H.R. 7228: The BIRDIE Act – How Bipartisan Efforts Can Effect Change


By Harvey Silverman, Contributor, Golf Business | Silverback Golf Marketing 

For all of you policy and legal wonks, here’s an example of how bipartisan legislation at the federal level can protect elements of the golf industry. It’s an update to the Architectural Works Copyright Protection Act of 1990. 

Rep. Brian Fitzpatrick (R–Pennsylvania) and Rep. Jimmy Panetta (D–California) introduced the bipartisan bill in the U.S. House of Representatives. Rep. Panetta’s district includes iconic courses like Pebble Beach and Pasatiempo. I could not find golf courses on their level in Rep. Fitzpatrick’s district, but I’ll assume he plays and enjoys the sport. 

The formal text of the bill can be seen here

Introduced in House (02/05/2024)
[Congressional Bills 118th Congress]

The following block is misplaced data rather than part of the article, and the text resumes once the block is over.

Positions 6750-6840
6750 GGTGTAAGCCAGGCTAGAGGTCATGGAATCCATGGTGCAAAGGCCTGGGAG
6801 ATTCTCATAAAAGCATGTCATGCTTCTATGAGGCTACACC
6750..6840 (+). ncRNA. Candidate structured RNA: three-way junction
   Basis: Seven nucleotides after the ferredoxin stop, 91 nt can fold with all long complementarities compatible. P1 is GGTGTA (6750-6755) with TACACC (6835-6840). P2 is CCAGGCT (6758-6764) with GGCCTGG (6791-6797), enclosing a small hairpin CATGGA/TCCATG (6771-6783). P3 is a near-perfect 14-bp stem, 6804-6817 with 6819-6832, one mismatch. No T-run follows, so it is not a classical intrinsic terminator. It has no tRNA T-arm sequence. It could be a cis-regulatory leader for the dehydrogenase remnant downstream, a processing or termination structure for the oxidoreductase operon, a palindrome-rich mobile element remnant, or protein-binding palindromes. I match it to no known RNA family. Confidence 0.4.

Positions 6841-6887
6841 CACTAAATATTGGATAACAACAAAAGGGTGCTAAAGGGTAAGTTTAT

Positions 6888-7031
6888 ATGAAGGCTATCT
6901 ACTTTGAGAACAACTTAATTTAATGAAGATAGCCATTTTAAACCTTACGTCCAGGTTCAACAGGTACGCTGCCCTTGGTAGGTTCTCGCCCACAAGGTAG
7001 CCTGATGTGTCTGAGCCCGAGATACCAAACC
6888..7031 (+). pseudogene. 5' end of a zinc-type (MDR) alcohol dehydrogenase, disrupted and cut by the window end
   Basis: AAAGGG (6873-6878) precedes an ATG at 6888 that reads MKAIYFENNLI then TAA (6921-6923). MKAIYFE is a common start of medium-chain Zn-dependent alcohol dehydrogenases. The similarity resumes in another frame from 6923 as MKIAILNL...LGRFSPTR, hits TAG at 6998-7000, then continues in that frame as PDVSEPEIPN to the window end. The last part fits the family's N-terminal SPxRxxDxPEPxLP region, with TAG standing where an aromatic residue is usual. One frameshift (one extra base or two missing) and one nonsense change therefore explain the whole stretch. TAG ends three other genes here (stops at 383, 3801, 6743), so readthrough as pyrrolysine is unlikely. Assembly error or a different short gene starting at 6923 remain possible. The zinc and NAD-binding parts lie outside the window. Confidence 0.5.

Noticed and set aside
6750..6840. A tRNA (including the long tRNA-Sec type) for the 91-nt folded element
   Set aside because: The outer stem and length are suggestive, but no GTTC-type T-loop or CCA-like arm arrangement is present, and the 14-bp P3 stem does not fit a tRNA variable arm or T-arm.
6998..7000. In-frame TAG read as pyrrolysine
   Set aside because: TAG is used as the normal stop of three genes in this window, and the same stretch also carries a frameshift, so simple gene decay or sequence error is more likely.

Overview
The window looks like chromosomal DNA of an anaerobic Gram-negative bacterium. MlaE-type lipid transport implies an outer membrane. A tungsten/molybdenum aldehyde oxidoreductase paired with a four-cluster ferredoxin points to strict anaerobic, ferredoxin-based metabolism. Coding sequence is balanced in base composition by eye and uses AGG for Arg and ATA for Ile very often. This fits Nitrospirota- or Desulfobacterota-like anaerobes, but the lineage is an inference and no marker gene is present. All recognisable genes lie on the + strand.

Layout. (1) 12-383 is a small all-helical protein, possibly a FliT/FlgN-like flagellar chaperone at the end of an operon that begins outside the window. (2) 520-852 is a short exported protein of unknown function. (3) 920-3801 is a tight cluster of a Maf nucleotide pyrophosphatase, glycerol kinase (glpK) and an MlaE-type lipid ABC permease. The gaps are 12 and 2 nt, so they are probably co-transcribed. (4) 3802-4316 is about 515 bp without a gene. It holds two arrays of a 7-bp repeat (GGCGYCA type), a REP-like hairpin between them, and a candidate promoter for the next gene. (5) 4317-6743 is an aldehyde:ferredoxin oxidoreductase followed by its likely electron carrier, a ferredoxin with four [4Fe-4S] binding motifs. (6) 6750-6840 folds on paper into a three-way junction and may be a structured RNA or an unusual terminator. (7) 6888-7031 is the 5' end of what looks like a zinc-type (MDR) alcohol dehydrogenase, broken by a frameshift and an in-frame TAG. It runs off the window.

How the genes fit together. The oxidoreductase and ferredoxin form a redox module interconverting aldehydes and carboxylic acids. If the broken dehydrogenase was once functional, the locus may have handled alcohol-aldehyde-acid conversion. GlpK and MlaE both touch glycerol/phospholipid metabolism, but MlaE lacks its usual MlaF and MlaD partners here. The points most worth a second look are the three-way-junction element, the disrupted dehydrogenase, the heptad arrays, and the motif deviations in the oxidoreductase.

[From the U.S. Government Publishing Office]
[H.R. 7228 Introduced in House (I.H.)]

2d Session

H.R. 7228

To amend Title 17, United States Code, to expand the copyright protection provided to architectural works to golf courses, and for other purposes.


February 5, 2024

Mr. Fitzpatrick (for himself and Mr. Panetta) introduced the following
bill; which was referred to the Committee on the Judiciary


To amend Title 17, United States Code, to expand the copyright protection provided to architectural works to golf courses, and for other purposes.

Be it enacted by the Senate and House of Representatives of the
United States of America in Congress assembled,


This Act may be cited as the “Bolstering Intellectual Rights against Digital Infringement Enhancement Act” or the “BIRDIE Act.” (Author’s note: Don’t you just love how our government comes up with clever acronyms? I want that job.)


(a) Design of Golf Courses.--Section 101 of title 17, United States Code, is amended in the matter related to the definition of “architectural work”--

(1) by striking “drawings.” and inserting “drawings, and the design of a course on which golf is played (except for any course on which mini golf, or other similar game, is played) as embodied in any tangible medium of expression, including an architectural plan or drawing”; and